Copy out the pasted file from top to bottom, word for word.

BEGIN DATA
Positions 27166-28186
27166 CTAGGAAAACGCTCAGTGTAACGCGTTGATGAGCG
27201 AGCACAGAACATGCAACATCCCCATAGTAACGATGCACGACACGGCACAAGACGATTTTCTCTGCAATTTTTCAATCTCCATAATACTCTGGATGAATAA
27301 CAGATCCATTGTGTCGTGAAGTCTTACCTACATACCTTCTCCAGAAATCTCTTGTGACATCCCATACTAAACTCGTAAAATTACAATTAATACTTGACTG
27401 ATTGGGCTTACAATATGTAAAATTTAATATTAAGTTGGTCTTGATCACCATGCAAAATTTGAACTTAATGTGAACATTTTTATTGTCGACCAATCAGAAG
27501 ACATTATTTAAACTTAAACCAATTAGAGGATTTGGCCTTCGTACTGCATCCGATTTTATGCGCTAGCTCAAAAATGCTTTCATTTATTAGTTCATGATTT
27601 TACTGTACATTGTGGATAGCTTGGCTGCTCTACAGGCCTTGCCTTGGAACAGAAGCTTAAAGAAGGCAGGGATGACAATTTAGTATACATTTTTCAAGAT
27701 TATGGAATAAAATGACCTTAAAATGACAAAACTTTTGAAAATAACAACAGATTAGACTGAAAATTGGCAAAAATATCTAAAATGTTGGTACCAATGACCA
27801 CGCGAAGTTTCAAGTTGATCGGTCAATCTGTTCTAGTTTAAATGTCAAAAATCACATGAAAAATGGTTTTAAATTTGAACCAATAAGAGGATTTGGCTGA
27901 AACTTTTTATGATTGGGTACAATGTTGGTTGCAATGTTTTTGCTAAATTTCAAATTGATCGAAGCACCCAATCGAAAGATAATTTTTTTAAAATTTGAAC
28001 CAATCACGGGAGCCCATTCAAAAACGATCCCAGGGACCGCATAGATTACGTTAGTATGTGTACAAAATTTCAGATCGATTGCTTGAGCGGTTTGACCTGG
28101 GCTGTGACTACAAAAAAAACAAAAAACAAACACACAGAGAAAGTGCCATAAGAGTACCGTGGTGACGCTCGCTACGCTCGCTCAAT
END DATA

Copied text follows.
Positions 27166-28186
27166 CTAGGAAAACGCTCAGTGTAACGCGTTGATGAGCG
27201 AGCACAGAACATGCAACATCCCCATAGTAACGATGCACGACACGGCACAAGACGATTTTCTCTGCAATTTTTCAATCTCCATAATACTCTGGATGAATAA
27301 CAGATCCATTGTGTCGTGAAGTCTTACCTACATACCTTCTCCAGAAATCTCTTGTGACATCCCATACTAAACTCGTAAAATTACAATTAATACTTGACTG
27401 ATTGGGCTTACAATATGTAAAATTTAATATTAAGTTGGTCTTGATCACCATGCAAAATTTGAACTTAATGTGAACATTTTTATTGTCGACCAATCAGAAG
27501 ACATTATTTAAACTTAAACCAATTAGAGGATTTGGCCTTCGTACTGCATCCGATTTTATGCGCTAGCTCAAAAATGCTTTCATTTATTAGTTCATGATTT
27601 TACTGTACATTGTGGATAGCTTGGCTGCTCTACAGGCCTTGCCTTGGAACAGAAGCTTAAAGAAGGCAGGGATGACAATTTAGTATACATTTTTCAAGAT
27701 TATGGAATAAAATGACCTTAAAATGACAAAACTTTTGAAAATAACAACAGATTAGACTGAAAATTGGCAAAAATATCTAAAATGTTGGTACCAATGACCA
27801 CGCGAAGTTTCAAGTTGATCGGTCAATCTGTTCTAGTTTAAATGTCAAAAATCACATGAAAAATGGTTTTAAATTTGAACCAATAAGAGGATTTGGCTGA
27901 AACTTTTTATGATTGGGTACAATGTTGGTTGCAATGTTTTTGCTAAATTTCAAATTGATCGAAGCACCCAATCGAAAGATAATTTTTTTAAAATTTGAAC
28001 CAATCACGGGAGCCCATTCAAAAACGATCCCAGGGACCGCATAGATTACGTTAGTATGTGTACAAAATTTCAGATCGATTGCTTGAGCGGTTTGACCTGG
28101 GCTGTGACTACAAAAAAAACAAAAAACAAACACACAGAGAAAGTGCCATAAGAGTACCGTGGTGACGCTCGCTACGCTCGCTCAAT